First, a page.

Fairy cleanliness

iro bath

Ida Rentoul Outhwaite

Here’s a question not often asked: how- and how often- do fairies keep themselves clean? We know that they have very strong opinions on the cleanliness of human homes, and that they will punish or reward maids and housewives according to what they find, but does this extend to their own dwellings and, for that matter, to their own persons?

When you start to look, you find that the evidence exists in some quantity- so here are the best conclusions I can reach.  The need for the fairies to wash themselves and their clothes was accepted without question by our ancestors- for example, on the Isle of Man the saying was that “If rain falls when it’s sunny, the fairies are washing.”

Bathing faes

“Til after long time myrke, when blest were windows, dares and lights,

And pales were fill’d, and hathes were swept, ‘gainst Farie Elves and sprits:”

(William Warner, Albion’s England, 1586, Book V, c.XXV)

There are plenty of reports that demonstrate that fairies do, definitely, wash themselves.  As an outdoor people, living in woods and meadows, a lot of this bathing took place in natural bodies of water.  For example, in Northamptonshire certain ‘faery pools’ are known where the faeries swim at night; at Brington, in fact, bathing faeries were seen by witnesses as recently as 1840.  On the Isle of Man, beside the Gretch River, there’s a spot called the Fairy Ground where fairy mothers dressed in red used to be seen washing their babies.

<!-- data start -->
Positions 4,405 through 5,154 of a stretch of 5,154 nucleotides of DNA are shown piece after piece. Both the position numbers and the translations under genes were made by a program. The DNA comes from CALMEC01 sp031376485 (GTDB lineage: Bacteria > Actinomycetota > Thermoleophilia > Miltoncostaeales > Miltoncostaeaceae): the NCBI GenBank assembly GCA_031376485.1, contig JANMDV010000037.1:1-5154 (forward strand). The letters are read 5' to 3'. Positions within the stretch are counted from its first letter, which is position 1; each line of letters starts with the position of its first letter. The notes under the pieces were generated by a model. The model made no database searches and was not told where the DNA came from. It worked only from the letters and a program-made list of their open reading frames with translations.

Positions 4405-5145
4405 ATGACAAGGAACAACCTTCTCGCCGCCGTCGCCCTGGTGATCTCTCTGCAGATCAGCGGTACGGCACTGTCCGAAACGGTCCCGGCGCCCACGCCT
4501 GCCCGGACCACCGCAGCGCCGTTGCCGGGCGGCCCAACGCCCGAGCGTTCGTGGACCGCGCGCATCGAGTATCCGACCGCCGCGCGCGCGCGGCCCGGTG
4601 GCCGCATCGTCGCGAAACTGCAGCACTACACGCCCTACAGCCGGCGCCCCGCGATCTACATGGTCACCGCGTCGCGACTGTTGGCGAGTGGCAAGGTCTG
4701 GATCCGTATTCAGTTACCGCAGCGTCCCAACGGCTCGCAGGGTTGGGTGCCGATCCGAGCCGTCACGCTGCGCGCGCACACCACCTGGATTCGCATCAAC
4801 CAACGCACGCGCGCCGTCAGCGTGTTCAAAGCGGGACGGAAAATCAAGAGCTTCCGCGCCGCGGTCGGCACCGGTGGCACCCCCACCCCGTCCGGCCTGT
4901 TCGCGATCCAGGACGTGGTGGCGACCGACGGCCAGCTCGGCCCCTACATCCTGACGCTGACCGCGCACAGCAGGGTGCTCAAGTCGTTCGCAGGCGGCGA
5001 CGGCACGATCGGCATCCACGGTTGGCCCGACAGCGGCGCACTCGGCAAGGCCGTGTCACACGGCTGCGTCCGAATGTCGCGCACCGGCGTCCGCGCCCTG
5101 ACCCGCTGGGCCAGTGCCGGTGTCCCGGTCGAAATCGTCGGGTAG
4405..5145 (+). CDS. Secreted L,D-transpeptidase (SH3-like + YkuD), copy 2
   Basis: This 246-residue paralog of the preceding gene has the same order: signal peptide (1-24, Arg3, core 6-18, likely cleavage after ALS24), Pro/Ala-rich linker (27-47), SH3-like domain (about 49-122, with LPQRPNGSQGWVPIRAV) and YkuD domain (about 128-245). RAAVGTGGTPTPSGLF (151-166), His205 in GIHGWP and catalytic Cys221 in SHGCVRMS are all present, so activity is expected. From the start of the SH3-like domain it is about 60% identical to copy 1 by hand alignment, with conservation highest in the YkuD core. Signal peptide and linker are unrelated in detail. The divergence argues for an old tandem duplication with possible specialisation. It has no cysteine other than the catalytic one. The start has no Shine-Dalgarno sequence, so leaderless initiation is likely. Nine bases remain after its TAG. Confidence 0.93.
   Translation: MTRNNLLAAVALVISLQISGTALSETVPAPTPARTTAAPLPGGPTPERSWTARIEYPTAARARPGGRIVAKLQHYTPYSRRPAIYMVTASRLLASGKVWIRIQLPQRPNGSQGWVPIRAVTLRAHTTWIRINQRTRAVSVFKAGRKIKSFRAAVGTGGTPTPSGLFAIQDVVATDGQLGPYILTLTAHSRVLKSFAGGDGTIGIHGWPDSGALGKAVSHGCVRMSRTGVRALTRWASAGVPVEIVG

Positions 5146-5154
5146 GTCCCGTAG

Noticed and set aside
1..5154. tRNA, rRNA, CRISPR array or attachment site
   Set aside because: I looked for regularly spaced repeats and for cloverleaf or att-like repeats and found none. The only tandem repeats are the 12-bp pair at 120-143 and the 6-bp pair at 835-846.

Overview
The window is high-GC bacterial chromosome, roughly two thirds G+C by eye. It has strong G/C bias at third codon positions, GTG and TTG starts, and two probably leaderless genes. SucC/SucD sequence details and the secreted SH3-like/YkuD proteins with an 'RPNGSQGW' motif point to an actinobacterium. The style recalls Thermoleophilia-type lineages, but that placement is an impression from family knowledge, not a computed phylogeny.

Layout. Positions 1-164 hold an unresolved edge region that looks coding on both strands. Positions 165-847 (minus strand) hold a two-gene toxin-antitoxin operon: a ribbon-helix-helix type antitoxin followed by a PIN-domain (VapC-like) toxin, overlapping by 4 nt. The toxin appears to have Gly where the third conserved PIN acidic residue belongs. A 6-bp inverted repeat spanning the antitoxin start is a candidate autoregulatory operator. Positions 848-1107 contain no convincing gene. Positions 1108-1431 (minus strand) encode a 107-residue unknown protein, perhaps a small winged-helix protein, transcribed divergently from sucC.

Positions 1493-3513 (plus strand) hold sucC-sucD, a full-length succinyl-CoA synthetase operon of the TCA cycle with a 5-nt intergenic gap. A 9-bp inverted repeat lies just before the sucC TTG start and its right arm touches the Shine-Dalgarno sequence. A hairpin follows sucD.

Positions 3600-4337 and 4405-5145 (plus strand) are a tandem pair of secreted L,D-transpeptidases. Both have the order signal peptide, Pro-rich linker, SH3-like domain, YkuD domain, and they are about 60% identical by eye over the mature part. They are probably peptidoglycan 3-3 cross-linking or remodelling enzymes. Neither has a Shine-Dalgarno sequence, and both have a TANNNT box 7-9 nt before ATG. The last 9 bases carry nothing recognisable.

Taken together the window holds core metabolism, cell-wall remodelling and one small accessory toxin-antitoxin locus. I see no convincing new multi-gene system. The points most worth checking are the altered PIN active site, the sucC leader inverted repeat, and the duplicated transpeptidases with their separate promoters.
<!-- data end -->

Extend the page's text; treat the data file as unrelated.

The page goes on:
It’s inevitable that encounters with fays are likely to occur at these bathing places.  A Northumberland tale records how a little girl gathering primroses by the River Wear came upon some faeries washing in the river.  In revenge for this invasion of their ablutions, she was abducted by them that same night and her father then had to follow a very complex ritual to be able to recover her.  Sometimes, it’s the faery who’s vulnerable. From North Yorkshire comes a story of a faery girl found lost and alone near Tower Hill, Middleton-in-Teesdale.  A woman took the child home and made her warm and fed her but the girl cried so bitterly that woman took pity and returned her to the place by the river where she’d been found and where it was believed that the faeries bathed, in the hope that her parents would return for her (Bord, Fairies, Appendix, p.206).